OCLC - Hanging Together by Chela Scott Weber | Making informed and accurate projections of skills, time and materials needed for projects is key to responsibly managing the resources and collections entrusted to us. In the realm of archives and special collections, there are good models out there for time estimation and planning for processing paper-based archival collections and cataloging books, but there aren’t clear models yet for born-digital collections.
When the Library of Congress first issued the Recommended Formats Statement, one aim was to provide our staff with guidance on the technical characteristics of formats, which they could consult in the process of recommending and acquiring content. But we were also aware that preservation and long-term access to digital content is an interest shared by a wide variety of stakeholders and not simply a parochial concern of the Library. Nor did we have any mistaken impression that we would get all the right answers on our own or that the characteristics would not change over time.
The British Library’s Digital Preservation Team is sometimes asked to help resolve the preservation planning challenges of Library colleagues and other organisations. This post describes a recent request for assistance, the steps taken to learn more, the conclusions reached, and where this leads us next.
The TIFF format and lossless compression
This report presents the findings of a study conducted by Bertram Lyons and Kara Van Malssen of AVPreserve, on behalf of the Library of Congress, to evaluate the existing state of technical, structural, and preservation metadata for audiovisual resources in the bibliographic environment in light of existing standards for audiovisual metadata, and to make recommendations about how BIBFRAME can support the expression of such information.
Software emulation is an important tool for preservation of digital artworks because it allows researchers to experience complex digital materials in their native creation environments, and can thereby enable full access to “software dependent content,” the term offered by Euan Cochrane, Digital Preservation Manager at Yale University, for content that is integral to the overall meaning of a work, but which “requires a particular and limited range of software environments in order to be interacted with, rendered, viewed or consumed.”
In today's post, I'd like to talk a little about PREMIS (the data dictionary, not the working group--although I'm sure they're all great people, like Evelyn!). We've been using something akin to PREMIS Lite as part of our digital archiving workflow for a while now. As part of our work on the ArchivesSpace-Archivematica-DSpace Workflow Integration project, however, and in thinking about our eventual move to Hydra, we're gearing up to implement something more like PREMIS Proper, especially for PREMIS Rights.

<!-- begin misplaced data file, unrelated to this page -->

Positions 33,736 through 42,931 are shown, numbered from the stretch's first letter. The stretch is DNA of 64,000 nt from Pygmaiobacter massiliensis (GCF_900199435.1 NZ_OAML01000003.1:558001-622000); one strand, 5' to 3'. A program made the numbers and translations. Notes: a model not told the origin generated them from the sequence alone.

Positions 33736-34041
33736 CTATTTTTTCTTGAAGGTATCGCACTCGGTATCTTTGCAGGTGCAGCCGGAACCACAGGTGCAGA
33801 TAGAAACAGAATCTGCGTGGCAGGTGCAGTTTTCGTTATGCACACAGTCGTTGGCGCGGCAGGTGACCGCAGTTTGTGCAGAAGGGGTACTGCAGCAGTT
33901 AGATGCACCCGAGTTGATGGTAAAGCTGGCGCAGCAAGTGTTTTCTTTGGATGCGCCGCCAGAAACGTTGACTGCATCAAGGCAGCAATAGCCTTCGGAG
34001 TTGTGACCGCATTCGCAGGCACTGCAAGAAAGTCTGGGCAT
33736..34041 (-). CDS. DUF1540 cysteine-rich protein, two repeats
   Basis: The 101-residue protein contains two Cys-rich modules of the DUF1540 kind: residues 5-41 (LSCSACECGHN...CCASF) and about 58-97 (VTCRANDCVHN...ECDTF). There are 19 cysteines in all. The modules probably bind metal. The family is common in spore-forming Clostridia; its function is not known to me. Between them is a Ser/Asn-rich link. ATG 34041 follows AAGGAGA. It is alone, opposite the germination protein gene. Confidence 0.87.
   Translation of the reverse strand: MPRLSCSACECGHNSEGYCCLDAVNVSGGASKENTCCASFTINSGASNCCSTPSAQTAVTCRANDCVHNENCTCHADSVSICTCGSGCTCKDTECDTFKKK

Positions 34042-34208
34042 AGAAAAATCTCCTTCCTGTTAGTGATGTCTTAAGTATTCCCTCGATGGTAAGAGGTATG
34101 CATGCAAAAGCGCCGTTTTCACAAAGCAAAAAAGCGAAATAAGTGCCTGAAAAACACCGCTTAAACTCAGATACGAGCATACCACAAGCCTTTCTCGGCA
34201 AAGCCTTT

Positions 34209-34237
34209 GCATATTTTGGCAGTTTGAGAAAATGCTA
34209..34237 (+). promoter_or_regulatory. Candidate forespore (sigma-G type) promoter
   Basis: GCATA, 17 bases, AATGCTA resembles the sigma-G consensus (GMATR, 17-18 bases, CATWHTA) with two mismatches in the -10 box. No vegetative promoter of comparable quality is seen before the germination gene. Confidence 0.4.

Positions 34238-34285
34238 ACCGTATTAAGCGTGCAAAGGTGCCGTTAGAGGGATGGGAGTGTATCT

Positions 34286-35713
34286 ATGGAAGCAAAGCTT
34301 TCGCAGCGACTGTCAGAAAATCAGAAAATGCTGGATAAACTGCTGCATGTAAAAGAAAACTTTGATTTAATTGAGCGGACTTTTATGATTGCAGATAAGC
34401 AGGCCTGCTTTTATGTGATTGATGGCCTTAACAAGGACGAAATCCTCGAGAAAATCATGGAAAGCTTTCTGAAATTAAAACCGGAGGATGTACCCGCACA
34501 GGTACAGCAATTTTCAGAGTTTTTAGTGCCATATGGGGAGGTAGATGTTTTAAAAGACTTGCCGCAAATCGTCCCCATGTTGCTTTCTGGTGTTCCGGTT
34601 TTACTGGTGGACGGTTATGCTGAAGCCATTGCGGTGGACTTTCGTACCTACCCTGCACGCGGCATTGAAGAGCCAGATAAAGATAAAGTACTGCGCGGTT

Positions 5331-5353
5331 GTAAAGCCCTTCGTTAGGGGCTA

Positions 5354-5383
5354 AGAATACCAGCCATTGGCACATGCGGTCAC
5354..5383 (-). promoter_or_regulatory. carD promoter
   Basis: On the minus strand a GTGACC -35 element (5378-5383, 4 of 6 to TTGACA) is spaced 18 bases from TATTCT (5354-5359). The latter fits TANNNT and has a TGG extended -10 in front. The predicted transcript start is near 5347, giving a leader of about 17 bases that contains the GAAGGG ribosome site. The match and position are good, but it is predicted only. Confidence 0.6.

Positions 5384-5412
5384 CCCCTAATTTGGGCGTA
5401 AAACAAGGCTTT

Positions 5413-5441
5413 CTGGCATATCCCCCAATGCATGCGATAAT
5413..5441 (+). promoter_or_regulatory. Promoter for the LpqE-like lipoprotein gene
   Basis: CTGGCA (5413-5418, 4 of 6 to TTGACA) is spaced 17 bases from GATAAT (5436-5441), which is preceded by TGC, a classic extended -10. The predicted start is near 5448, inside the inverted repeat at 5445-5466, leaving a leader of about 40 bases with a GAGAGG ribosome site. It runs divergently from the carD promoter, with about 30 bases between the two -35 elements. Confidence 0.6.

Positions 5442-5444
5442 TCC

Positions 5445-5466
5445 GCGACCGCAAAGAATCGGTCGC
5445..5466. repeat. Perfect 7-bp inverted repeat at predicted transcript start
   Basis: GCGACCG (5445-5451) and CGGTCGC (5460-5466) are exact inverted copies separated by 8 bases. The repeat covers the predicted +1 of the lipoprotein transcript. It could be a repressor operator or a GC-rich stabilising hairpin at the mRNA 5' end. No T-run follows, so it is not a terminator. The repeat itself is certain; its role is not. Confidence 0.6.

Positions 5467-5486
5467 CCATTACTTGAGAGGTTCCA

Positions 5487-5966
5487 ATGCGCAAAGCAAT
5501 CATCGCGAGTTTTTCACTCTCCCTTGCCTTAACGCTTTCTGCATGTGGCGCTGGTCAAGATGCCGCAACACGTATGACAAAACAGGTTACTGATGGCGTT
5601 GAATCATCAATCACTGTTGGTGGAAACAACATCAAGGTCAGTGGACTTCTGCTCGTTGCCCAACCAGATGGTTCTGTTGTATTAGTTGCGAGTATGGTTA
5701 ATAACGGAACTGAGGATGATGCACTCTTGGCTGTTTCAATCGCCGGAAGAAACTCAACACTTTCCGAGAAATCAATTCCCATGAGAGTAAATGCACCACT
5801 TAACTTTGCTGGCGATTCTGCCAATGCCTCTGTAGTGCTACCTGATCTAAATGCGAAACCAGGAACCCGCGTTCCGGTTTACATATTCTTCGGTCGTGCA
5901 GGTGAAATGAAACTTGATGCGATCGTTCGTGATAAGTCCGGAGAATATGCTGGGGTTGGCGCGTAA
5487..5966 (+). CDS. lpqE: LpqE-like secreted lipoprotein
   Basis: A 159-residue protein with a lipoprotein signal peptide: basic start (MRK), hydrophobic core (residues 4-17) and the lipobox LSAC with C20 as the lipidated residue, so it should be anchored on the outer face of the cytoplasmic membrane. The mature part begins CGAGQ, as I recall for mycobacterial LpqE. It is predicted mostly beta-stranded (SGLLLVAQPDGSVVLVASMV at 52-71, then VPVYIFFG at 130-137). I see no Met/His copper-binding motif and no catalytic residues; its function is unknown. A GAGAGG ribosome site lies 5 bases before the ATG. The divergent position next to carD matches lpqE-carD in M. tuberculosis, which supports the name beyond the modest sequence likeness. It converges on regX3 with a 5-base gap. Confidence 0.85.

Unique opportunity for recent PhD recipients from the Council on Library and Information Resources
The MIT Libraries will host a Software Curation Postdoctoral Fellow as part of the Council on Library and Information Resources (CLIR) Postdoctoral Fellowship Program. CLIR Fellows work on projects that forge and strengthen connections among library collections, educational technologies, and current research.
Digital content — from word processing files to websites to video games — offers preservationists challenges that go beyond those encountered when preserving books, manuscripts, and photographs. Unlike these relatively self-contained items, digital content is linked inextricably to the machinery and programs used to present it.
The Digital Preservation Coalition are pleased to share the news that a critical mass of content has been prepared and peer reviewed and the project board has agreed we should release a majority of the Handbook. DPC members have already seen the emerging revised 2nd Edition of the Handbook on the members’ private area and this has been switched to the public side of the DPC website. This partial release will be further enhanced by additional functionality when a new platform for the website focused on ‘responsive design’ is brought on stream by the DPC early in 2016.